Between the tranquil banks of Bayou Petit Caillou and Louisiana Highway 56 sits an icon of resilience among bayou folks. Weathered to a respectable patina, the old cypress board-and-batten building is home to an old general store, with counters covered in “penny candy” jars just like it did 100 years ago.
Once inside Cecil Lapeyrouse’s Grocery, you think you’ve stepped back in time, surrounded by antiques at least as old as the building itself. Established in 1914 by Cecil’s grandfather Gustave Lapeyrouse, this month marks 100 years for the business. Other than the prices and new-fangled energy drinks, not much has changed in this piece of bayou history.
Etta, Cecil’s wife he refers to as the “backbone of the store”, worked a short while in the store before their marriage in 1987. At that time, Cecil worked in the oil field seven days on and seven days off. During his seven days away at work, Etta kept the store chugging along while raising their blended family of three sons. In the beginning, she had the help of her sisters and her right-hand woman, Maggie, who is still with them after 28 years.
Just one look around the store, and Etta’s love of old things and antiques becomes evident. We make our way down the narrow isle, walking between the old glass cabinets and old shelves lined with hardware. Off to the side is a little room where family and friends hang out. I remember the day I was welcomed into the inner sanctum, and I was in awe of the antique-filled room. Etta’s collections of speckled enamelware in almost every color lines the walls. So extensive is her collection that Universal Studios has rented some of the rare cookware, unique stoves, and other antiques for period films.
Once we pull ourselves away from that amazing room, we step out onto a brick path that leads through Etta’s garden down where her talent for taking one person’s junk and making it a harmonious garden treasure is almost unbelievable. Each time I visit her garden, which is going on five years now, I see something I didn’t notice before.
The brick path leads down to the edge of the bayou, where minnow tanks hold live bait for fishermen and old gas pumps sit at the ready for the next boat needing a fill up. The store, a mainstay for the community, provides groceries, hardware, ice, fuel and bait to residents, commercial fishermen, and weekend warriors alike.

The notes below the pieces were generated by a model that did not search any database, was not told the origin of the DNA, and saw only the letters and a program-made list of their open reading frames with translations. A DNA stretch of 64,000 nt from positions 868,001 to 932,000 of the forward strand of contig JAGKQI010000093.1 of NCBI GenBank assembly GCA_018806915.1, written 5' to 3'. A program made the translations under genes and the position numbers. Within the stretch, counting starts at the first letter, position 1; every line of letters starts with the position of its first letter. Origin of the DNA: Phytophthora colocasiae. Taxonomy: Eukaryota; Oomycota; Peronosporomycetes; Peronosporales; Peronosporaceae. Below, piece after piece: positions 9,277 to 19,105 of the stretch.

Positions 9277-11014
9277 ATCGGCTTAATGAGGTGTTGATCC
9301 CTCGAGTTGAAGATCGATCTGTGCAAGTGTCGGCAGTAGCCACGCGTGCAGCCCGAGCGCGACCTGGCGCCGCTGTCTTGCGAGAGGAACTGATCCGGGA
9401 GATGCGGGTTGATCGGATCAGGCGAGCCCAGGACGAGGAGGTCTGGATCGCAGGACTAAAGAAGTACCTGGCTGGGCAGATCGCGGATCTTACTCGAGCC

Hard hit during and since the BP oil spill in April 2010, their dedication to serving the community continues undaunted. Through the years, their business has seen some trying times; but they know they are not alone in those times, for when they are suffering, they know their neighbors are suffering, too. Even though many of the commercial fishermen have since gone out of business, Cecil and Etta stand firm and continue to offer all the same services to those as resilient as they.
Their dedication to community does not go unnoticed or unappreciated, and as a testament to that, I heard the same descriptive phrases over and over in reference to this unique couple during the celebration this past weekend:
“Good as gold.” “Give you the shirt off their backs.” “Do anything for you.” “Always helping and giving to others.” “Treat us just like family.”
In recognition of their community spirit and hard work, Parish President Michel Claudet presented them with the key to the parish, a well-deserved honor. There is no doubt that in a bayou community this close-knit, Lapeyrouse’s committed customers would give them the shirts off their backs, too.
There’s something to be said about an establishment that is still going strong after 100 years. But when it comes right down to it, it’s more about the people. Always ready with his sharp wit and a quick smile, Cecil’s bark is way worse than his bite. Etta, and her love of old things, has kept her grounded during hurricane storm surges, the elevation and remodeling of their old house next to the store. And now with grandchildren running around, there is a never a dull moment in the lives of this exemplary couple.
At some point during a weekend stay with me or during a Bayou Woman Adventure, you just might find yourself on a car tour along the back-bayou road, which leads from my bayou to Etta’s. There we will visit with her, tour her store, and lounge in her peaceful garden. We might even stroll down to the water’s edge and enjoy a cool drink while sitting on one of her many inviting benches, enjoying the Gulf breeze.
It is my distinct pleasure to have met and made friends with these icons of Bayou Petit Caillou, and I hope that Etta and I get to swap stories about life, family, and flowers for many years to come. Congratulations to the entire family for hanging tough when times were hard and for setting such a great example of community and tenacity to all of us who know and respect them.
My tribute to them and their commitment to their bayou community is the following collection of photos taken over the years during visits to their fascinating store and magical garden. Thank you, Etta and Cecil!
*Please read more about Dot-tee and her artwork here.
And if you are so inclined, please hop over to Country Roads Magazine and read my piece in the May issue!